An Ode to Stoke

I used to think Stoke was a s***-hole. I moved to university in Manchester (not that far, but enough) and even did a semester abroad in Hong Kong. Stoke to me was a ghost town, where energy was sucked up by the dreary 80s office buildings, disused factories and miserable weather. I travelled far and travelled often, and the year after uni saw me doing internships in London, Manchester and New York; I was itching to get away from my hometown. When I came back, completely skint but full of ideas, I had no choice but to work to pay off a hefty overdraft. I couldn’t get a design job – I wasn’t ‘commercial’ enough for the roles I was applying for, so I continued working for the probation service and at a local pub (work I’d been doing in between each internship), needs-must and all that. Both jobs were totally flexible, which gave me the freedom to focus on my own practice. I was back in Stoke and needed to find places for a creative outlet.

Entrepreneurs Network in Hanley was my first go-to. Rob & Tom are masters at what they do - they were offering screen printing courses in their workshop in Hanley (and still do). I’d done plenty of print at uni (I studied Textiles, specialising in Print) but had done very little on paper, and the process is slightly different too. On the course is where I met Nicole & Steph (The Slamwich Club), Mel  (Altar) and Chloe (Chloe Breeze Illustration), people who I would later go on to work for and collaborate with on lots of different projects, from murals to monthly life-drawing sessions. I joined a yoga studio (Love and Light Shala in Longton) which was a treasure trove of incredible people all wanting to up hold their community and again connected with people that I’d come to work with later in the year, through workshops, podcasts, e-journals and more. In the last two months I’ve taken up a studio space at ACAVA in Spode, and have really started to engage with my practice in a way I hadn’t before. I’ve even started to introduce myself as an artist and designer to people I meet (when they ask, not just randomly blurting it out) instead of a flurry of ‘well I do a bit of this, a bit of that, bar work, probation, workshops, some of my own work, you know...’

It sounds a bit daft, but I had no idea about the creative community of people that were right on my doorstep. Those I’ve come across have been warm, inviting and infinitely generous with their knowledge, expertise, event spaces and the occasional bev too. It’s helped strengthen my own sense of identity and community, and shown me the value of connecting with and supporting those around you. I don’t know if I would be in the place I am know without all the network around me. It definitely takes a village.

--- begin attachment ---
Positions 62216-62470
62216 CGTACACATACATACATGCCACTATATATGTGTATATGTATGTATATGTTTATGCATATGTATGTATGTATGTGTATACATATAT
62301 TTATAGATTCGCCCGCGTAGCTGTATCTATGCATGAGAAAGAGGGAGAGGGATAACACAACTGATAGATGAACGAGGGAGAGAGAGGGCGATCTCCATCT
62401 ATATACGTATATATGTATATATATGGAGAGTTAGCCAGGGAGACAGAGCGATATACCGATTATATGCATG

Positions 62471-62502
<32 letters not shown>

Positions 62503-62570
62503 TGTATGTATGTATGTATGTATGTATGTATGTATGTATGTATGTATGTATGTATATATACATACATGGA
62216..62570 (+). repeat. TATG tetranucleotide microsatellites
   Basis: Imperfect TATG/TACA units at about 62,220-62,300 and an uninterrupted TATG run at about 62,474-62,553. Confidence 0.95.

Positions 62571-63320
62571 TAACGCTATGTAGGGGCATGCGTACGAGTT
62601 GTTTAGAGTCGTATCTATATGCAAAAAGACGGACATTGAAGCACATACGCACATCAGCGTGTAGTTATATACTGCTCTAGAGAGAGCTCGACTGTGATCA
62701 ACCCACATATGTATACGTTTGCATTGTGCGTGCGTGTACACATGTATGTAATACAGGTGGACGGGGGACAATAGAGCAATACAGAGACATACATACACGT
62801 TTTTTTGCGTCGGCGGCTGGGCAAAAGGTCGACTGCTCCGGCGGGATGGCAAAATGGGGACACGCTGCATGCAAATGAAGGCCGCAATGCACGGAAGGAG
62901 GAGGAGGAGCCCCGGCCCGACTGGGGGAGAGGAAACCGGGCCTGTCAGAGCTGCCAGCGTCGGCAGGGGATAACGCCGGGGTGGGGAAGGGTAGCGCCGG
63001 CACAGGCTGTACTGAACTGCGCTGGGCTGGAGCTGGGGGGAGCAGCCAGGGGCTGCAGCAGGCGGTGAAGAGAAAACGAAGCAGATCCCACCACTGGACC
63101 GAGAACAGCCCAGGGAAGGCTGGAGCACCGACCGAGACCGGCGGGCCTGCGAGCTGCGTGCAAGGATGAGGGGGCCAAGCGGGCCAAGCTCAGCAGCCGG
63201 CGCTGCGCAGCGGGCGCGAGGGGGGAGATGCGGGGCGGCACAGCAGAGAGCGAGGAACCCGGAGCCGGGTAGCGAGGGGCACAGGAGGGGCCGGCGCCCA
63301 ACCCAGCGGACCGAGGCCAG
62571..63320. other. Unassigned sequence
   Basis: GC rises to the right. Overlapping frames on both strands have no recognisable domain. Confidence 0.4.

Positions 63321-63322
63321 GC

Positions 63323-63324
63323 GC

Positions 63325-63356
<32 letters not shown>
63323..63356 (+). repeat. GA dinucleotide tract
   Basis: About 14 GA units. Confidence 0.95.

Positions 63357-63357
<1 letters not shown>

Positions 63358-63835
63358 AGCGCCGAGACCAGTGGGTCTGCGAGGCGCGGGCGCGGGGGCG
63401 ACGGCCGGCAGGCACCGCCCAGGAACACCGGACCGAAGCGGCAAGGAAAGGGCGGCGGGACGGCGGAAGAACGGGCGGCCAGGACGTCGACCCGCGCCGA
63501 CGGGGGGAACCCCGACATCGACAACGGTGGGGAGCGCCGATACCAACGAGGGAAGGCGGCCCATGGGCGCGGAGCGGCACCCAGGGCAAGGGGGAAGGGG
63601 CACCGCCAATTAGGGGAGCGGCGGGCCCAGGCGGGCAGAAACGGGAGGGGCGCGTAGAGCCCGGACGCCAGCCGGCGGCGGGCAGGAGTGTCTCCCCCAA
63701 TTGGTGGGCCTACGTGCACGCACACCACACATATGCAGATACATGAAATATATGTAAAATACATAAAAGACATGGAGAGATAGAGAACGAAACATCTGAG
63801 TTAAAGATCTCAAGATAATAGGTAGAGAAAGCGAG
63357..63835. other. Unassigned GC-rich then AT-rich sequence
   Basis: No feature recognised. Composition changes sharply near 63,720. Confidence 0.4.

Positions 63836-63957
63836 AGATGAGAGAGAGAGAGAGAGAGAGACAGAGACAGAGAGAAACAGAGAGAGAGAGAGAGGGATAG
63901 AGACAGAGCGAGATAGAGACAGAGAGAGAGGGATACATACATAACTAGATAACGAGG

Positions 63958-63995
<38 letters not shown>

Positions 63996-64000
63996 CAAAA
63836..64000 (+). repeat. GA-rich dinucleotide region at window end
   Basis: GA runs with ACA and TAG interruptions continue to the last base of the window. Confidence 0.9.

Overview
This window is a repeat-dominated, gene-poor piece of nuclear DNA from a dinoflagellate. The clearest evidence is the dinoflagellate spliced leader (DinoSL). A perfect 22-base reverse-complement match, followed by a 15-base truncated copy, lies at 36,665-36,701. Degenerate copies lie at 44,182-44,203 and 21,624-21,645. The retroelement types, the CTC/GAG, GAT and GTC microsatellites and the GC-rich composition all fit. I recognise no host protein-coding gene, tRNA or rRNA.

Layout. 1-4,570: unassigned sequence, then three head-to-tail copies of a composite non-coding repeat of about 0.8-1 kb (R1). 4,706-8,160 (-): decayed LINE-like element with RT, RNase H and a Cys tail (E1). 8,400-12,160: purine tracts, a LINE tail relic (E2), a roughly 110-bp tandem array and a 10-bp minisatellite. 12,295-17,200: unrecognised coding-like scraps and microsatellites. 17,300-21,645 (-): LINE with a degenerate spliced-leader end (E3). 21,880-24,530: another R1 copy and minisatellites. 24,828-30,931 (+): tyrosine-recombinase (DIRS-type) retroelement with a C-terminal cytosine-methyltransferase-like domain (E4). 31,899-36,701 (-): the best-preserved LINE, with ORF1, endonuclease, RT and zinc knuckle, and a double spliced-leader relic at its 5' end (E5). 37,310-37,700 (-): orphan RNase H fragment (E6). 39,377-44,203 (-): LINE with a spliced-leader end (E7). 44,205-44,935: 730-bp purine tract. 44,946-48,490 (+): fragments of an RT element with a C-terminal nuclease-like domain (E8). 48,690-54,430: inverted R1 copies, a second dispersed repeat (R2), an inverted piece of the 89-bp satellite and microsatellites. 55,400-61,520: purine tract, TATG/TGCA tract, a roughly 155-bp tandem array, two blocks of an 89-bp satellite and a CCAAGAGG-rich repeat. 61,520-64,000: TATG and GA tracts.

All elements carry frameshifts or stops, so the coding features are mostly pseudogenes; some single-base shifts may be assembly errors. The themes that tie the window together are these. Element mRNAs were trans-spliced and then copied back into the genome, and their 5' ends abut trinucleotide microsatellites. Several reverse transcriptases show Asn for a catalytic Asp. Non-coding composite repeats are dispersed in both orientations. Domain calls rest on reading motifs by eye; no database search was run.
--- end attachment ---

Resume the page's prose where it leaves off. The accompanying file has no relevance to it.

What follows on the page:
In May, EN will open their doors to me for a solo exhibition, for which I’ve received some funding from Grow Wild UK to support the work. The exhibition will celebrate British Wildflowers in their natural spaces, connecting with those spaces through appreciation and mindfulness when we interact with them. I’ll be exploring the relationship between the self, the natural world and the communities that surround us through a collection of paintings, prints, ceramics and textiles and Emily of Wilderness Floral Design will be filling the space with beautiful dried floral arrangements. Over the 6-week period, I’ve also invited a handful of local artist and makers into the space, who’s work I really admire, to host a series of workshops in a bid to connect people with their creative community, details of which can be found here. In addition to these workshops I’ll be hosting Life Drawing, a collaboartive drawing/making workshop with ceramicist Gabriella Rhodes as well as a couple of free outdoor drawings sessions - details TBA. The exhibition opens on the 24th May and runs until the 4th July - and would love to see you at the opening night at EN which will be from 6-9pm on Friday 24th May. There’ll be refreshments provided (alcholic and non-alcoholic beverages, as well as pizza from Klay), and a few extra things happening too.

Spending the last year and a half, mostly in Stoke (not without a few travels) has completely changed the way I feel about it, and that’s down to the community. It’s not without its faults – like anywhere. We’re the ‘Brexit capial of Britain’, have loads of disused, ugly and abandoned buildings, homelessness, drug issues, a strained NHS, disengaged youth, poverty and more. Just like so many other cities across the UK. But there are so many passionate people doing AMAZING things in the city that we should all get behind. That’s not to say to forget about the negative stuff – we need to address that too. However, Stoke IS a hub of creativity and energy, and you don’t have to look far to find it. But you do need to go and engage with it, in whatever capactity you’re able to - whether thats going for a coffee at an independant place, commissioning artists, using facilities, or buying work from makers - there’s so many small things you can do to help our community thrive. Don't wait for these things to disappear and say how much of a shame it is that there's shops boarded up, that that place used to be amazing. Independant businesses and makers feel the impact much more if you're spending you're money with them (or don't) and if we want Stoke to get ahead, we all have to come together and support eachother.

Katrina WildeComment